The New York Times last month reviewed an exhibit of Gee's Bend quilts at the Lehman College Art Gallery in New York City.
|New York Times photo|
Yes, the reviewer loves them, and points out, "What makes this tradition so compelling is that unlike most quilts in the European-American tradition, which favored uniformity, harmony and precision, Gee's Bend quilts include wild, improvisatory elements: broken patterns, high color contrasts, dissonance, asymmetry and syncopation." (A great checklist for quiltmakers looking to bust loose.)
But she also observes, "The dire need for warmth and comfort that drove these women to create innovative designs... is happily a thing of the past. As much as this exhibition is a record of the present, it also suggests that the soulful stitching tradition from the bottomlands may be near the end of its run."
Physics brought us the famous Heisenberg uncertainty principle, which maintains that the very act of observing something changes it. Moving out of the realm of physics, the same effect occurs when a previously sheltered individual or tradition gets discovered and is dragged into the modern celebrity machine.
The Times reviewer points out, for instance, that since the Gee's Bend quilts are showing up in museums, the makers have started giving them titles. And she suggests that the earlier quilts (these were all made since 1990) "made after picking cotton, between chores and child-rearing, have a slightly more breathless quality."
Once you've had stamps issued picturing your quilts, once you've toured the country attending opening receptions at museums, once they're making rugs in China from your designs, it's never the same.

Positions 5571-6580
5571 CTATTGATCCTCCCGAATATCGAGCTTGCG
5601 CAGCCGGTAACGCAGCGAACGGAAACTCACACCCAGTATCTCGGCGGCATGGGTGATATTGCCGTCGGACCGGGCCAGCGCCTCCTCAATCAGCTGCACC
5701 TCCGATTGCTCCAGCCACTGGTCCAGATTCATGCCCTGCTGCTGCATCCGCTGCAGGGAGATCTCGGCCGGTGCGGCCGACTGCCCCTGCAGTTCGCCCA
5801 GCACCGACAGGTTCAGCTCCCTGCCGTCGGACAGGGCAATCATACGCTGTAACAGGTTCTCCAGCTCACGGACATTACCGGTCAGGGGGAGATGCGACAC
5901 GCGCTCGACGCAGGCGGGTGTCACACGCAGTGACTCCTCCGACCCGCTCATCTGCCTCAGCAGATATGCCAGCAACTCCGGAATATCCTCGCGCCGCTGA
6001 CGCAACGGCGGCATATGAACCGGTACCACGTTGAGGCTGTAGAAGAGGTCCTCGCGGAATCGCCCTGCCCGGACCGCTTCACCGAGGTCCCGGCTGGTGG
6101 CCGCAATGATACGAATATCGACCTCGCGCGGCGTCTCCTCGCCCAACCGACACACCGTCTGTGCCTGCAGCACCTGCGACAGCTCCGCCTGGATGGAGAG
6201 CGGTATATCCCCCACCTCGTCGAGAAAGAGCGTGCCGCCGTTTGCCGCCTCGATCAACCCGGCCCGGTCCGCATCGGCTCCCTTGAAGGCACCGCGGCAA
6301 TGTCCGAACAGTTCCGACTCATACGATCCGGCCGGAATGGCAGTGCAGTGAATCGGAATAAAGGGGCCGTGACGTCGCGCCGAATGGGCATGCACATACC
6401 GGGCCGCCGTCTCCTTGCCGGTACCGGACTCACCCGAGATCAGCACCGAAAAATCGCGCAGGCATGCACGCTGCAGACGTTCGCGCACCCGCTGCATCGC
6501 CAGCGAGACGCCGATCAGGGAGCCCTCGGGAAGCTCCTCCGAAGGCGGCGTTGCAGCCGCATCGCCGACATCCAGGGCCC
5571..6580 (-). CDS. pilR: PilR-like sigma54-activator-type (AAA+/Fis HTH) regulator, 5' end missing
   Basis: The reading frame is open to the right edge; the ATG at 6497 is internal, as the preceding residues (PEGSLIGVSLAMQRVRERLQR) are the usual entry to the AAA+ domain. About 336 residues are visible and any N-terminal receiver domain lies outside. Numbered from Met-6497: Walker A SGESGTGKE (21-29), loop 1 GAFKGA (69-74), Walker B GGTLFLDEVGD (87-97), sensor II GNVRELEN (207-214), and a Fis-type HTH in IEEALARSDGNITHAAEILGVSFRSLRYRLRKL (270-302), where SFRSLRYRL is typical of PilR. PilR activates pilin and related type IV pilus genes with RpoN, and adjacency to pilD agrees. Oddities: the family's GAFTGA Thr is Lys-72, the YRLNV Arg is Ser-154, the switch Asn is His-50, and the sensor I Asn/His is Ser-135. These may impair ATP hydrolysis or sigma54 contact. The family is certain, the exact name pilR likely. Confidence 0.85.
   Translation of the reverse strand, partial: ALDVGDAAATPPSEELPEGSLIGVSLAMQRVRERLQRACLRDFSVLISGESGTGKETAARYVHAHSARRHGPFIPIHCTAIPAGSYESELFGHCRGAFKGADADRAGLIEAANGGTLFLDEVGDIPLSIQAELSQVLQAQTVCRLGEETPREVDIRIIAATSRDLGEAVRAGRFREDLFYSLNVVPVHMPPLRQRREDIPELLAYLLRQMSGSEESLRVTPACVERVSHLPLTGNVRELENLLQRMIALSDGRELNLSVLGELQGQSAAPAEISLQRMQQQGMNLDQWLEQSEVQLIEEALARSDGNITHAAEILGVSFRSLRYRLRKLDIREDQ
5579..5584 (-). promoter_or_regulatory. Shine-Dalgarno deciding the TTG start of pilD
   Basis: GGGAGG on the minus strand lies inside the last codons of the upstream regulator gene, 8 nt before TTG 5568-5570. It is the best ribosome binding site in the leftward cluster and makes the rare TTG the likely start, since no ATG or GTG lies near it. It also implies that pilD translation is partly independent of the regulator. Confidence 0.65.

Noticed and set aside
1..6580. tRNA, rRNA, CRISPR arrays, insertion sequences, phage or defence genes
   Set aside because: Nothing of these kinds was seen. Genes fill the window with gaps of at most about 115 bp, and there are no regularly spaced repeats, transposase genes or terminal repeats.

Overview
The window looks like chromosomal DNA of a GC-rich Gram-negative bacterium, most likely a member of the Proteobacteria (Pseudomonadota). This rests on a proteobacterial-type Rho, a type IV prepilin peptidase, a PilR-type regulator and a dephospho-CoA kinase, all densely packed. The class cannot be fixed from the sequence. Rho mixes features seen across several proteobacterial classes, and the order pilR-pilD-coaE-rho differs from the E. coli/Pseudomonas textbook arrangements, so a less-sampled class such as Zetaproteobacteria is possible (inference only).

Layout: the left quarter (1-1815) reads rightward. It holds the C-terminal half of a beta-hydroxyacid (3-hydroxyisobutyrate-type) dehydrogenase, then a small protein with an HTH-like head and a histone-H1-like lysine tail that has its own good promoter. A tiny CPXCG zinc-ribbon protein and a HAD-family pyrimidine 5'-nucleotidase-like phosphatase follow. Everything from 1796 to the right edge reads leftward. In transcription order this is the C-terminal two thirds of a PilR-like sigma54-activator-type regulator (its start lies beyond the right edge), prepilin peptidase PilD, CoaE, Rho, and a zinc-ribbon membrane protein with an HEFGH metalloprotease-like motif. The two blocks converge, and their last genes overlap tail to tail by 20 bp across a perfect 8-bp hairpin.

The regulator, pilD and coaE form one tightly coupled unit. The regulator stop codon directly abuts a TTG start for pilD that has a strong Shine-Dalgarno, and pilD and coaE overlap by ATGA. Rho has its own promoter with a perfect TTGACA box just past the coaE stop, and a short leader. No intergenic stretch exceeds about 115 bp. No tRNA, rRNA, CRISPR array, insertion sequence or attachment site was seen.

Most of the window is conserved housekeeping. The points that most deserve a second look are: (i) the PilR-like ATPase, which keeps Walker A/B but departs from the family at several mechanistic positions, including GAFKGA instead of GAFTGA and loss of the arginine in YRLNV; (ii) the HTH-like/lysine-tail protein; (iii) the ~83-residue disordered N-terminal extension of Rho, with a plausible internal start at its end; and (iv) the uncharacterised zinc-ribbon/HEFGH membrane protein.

I've observed the same thing with a lot of Kentucky folk artists. Once upon a time they sat on the porch up the holler and painted or whittled wonderful things that they sold for ten bucks. Then they were discovered, and their work started selling in four or even five figures. And then it became ever-so-slightly worldly, cynical and commercial. The great old stuff is rightly enshrined in museums, but the not-quite-so-great stuff is in the gift shop.
I don't begrudge the ladies of Gee's Bend a single penny of the profits from their celebrity, in fact I wish they were getting more of the pie instead of having a lot siphoned off by handlers and licensers. But I not only agree with the Times reviewer that the show is near the end of its run, I think that's probably a good thing. I saw the original Gee's Bend show at the Museum of Fine Arts in Houston, which was fabulous, and I've seen second-generation exhibits of newer work made to cash in on the popularity of the original, which were noticeably second-rate.
Trying to replicate the gloriously intuitive and unique creations of those outsider artists is a difficult task for their daughters and granddaughters (not to mention the artists themselves), especially now that they've seen Paree.